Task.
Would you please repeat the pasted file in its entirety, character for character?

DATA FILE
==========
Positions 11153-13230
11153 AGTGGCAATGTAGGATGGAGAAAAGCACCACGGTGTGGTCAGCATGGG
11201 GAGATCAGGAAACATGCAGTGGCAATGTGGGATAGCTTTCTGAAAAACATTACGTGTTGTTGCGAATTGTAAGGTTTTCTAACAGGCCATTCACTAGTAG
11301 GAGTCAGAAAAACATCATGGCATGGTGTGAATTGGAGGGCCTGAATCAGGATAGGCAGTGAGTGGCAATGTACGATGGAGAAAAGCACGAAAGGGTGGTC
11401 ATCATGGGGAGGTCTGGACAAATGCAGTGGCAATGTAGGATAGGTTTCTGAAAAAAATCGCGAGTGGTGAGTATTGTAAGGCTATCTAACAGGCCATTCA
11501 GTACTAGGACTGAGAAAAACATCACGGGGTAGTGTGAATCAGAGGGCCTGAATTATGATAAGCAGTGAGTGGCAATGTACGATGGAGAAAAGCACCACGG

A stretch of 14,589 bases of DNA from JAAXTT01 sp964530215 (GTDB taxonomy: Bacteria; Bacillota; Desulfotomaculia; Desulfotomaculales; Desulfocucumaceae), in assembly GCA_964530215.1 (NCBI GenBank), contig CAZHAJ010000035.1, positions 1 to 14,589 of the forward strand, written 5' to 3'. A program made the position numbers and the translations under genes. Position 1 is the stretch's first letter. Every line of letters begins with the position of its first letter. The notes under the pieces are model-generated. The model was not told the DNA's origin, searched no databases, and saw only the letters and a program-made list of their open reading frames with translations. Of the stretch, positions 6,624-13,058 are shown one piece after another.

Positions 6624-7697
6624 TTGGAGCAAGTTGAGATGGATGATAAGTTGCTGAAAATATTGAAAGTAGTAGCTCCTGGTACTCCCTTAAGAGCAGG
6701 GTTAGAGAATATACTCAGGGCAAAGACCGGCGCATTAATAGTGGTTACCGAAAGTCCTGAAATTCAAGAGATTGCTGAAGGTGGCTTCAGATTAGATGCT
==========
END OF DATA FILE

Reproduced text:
Positions 11153-13230
11153 AGTGGCAATGTAGGATGGAGAAAAGCACCACGGTGTGGTCAGCATGGG
11201 GAGATCAGGAAACATGCAGTGGCAATGTGGGATAGCTTTCTGAAAAACATTACGTGTTGTTGCGAATTGTAAGGTTTTCTAACAGGCCATTCACTAGTAG
11301 GAGTCAGAAAAACATCATGGCATGGTGTGAATTGGAGGGCCTGAATCAGGATAGGCAGTGAGTGGCAATGTACGATGGAGAAAAGCACGAAAGGGTGGTC
11401 ATCATGGGGAGGTCTGGACAAATGCAGTGGCAATGTAGGATAGGTTTCTGAAAAAAATCGCGAGTGGTGAGTATTGTAAGGCTATCTAACAGGCCATTCA
11501 GTACTAGGACTGAGAAAAACATCACGGGGTAGTGTGAATCAGAGGGCCTGAATTATGATAAGCAGTGAGTGGCAATGTACGATGGAGAAAAGCACCACGG

A stretch of 14,589 bases of DNA from JAAXTT01 sp964530215 (GTDB taxonomy: Bacteria; Bacillota; Desulfotomaculia; Desulfotomaculales; Desulfocucumaceae), in assembly GCA_964530215.1 (NCBI GenBank), contig CAZHAJ010000035.1, positions 1 to 14,589 of the forward strand, written 5' to 3'. A program made the position numbers and the translations under genes. Position 1 is the stretch's first letter. Every line of letters begins with the position of its first letter. The notes under the pieces are model-generated. The model was not told the DNA's origin, searched no databases, and saw only the letters and a program-made list of their open reading frames with translations. Of the stretch, positions 6,624-13,058 are shown one piece after another.

Positions 6624-7697
6624 TTGGAGCAAGTTGAGATGGATGATAAGTTGCTGAAAATATTGAAAGTAGTAGCTCCTGGTACTCCCTTAAGAGCAGG
6701 GTTAGAGAATATACTCAGGGCAAAGACCGGCGCATTAATAGTGGTTACCGAAAGTCCTGAAATTCAAGAGATTGCTGAAGGTGGCTTCAGATTAGATGCT